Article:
May 31, 2004
Cunego crowned, Petacchi extends record at Giro
Italy's newest cycling hero had his coming-out party in Milan on Sunday, as Damiano Cunego finished off his biggest victory, in the 2004 Giro d'Italia. Cunego becomes the races youngest winner since Giuseppe Saronni in 1979.
On the stage, Alessandro Petacchi extended his modern Giro record for stage wins to 8, ahead of Marco Zannotti in 2nd.
Cunego's GC lead was attacked, by Saeco teammate Gilberto Simoni among others, on Saturday, but Sunday's flat stage was more of a coronation.
Serhiy Honchar finished in second overall, 2:02 back, while 2001 and 2003 Giro winner Simoni was 3rd.
"His future is incredible, he can win many races. He's already four or five years ahead of the others," said Saeco's sport director, Giuseppe Martinelli. "He's not your typical rider. He's a strong climber, but has a quick sprint.
Petacchi on the stage win record:
"The first win was a liberation and the last was something special, but all the victories were important," Petacchi told Reuters after leading the pack home again on Sunday.
"After three weeks of racing and all the mountain stages I was very tired, but I was pleased the way I won the sprint. I had another great lead-out from my teammates and Zanotti and the other sprinters were well behind me at the line."
VeloNews on the internecine squabble between teammates Simoni and Cunego:
Though team officials tried to play it down, the split within the Saeco team has been the major story in the Italian press.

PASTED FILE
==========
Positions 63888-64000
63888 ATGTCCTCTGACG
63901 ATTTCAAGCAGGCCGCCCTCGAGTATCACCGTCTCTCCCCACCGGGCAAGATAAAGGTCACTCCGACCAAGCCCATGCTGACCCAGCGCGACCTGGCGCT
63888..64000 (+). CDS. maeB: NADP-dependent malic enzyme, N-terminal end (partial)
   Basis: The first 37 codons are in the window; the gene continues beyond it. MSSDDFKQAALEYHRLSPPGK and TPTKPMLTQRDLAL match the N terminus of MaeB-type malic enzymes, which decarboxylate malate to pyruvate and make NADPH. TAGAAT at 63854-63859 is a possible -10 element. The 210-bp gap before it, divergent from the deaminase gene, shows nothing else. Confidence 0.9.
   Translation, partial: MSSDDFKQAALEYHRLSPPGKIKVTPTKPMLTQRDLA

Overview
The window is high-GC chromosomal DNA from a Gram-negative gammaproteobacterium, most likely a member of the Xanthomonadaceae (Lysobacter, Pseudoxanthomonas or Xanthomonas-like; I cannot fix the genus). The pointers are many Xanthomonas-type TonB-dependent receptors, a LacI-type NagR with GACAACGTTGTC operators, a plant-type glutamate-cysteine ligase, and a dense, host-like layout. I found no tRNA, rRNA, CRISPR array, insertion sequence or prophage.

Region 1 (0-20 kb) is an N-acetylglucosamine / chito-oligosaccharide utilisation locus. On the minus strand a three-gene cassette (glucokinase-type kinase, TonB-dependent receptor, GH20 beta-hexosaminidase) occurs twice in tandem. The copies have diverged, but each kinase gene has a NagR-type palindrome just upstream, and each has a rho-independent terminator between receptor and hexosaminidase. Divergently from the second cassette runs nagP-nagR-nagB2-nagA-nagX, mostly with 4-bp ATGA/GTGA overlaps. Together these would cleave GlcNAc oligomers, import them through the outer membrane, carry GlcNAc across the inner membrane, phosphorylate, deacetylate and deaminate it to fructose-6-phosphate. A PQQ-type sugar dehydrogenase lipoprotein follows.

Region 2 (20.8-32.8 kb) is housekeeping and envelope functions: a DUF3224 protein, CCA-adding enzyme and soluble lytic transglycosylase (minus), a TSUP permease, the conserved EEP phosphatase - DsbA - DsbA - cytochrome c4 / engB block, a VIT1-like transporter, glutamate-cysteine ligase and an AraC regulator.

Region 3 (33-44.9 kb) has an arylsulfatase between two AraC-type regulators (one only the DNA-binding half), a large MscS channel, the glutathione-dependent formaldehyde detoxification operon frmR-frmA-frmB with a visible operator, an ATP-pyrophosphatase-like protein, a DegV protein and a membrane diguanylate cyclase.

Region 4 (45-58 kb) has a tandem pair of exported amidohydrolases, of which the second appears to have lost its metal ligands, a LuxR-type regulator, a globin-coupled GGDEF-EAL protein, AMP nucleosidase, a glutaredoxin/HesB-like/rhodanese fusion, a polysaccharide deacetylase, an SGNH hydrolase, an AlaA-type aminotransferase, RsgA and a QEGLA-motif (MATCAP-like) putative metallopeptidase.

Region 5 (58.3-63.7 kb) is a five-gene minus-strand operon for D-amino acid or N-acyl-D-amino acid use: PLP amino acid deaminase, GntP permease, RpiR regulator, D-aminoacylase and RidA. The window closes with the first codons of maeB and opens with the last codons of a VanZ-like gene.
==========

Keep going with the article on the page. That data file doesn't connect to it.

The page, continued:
"Cunego deserved to win this Giro," Martinelli insisted. "He proved he was the strongest and the team supported him. For him to win is incredible. No one expected it."
Following Cunego's Saturday-morning press conference, Saeco riders and staff dressed in pink to pose for a picture - except Simoni, who refused to join the love fest. One newspaper reported Simoni would try to break his final year with Saeco to join another team, possibly Quick Step or his former team Lampre.
It's certain that the two men will not ride this year's Tour de France together, whether as teammates or as rivals - Cunego says he might not tackle that grand tour until 2006. As for Simoni, he refused to talk about the upcoming Tour. Part of his plan for the 2004 season was to come into the Giro fresher with the idea to be stronger in July.
"I don't want to think about the Tour. I've been racing for 20 days, and all I want to do is go home and see my family," Simoni said. "After that I'll come up with some plan to conquer the world."
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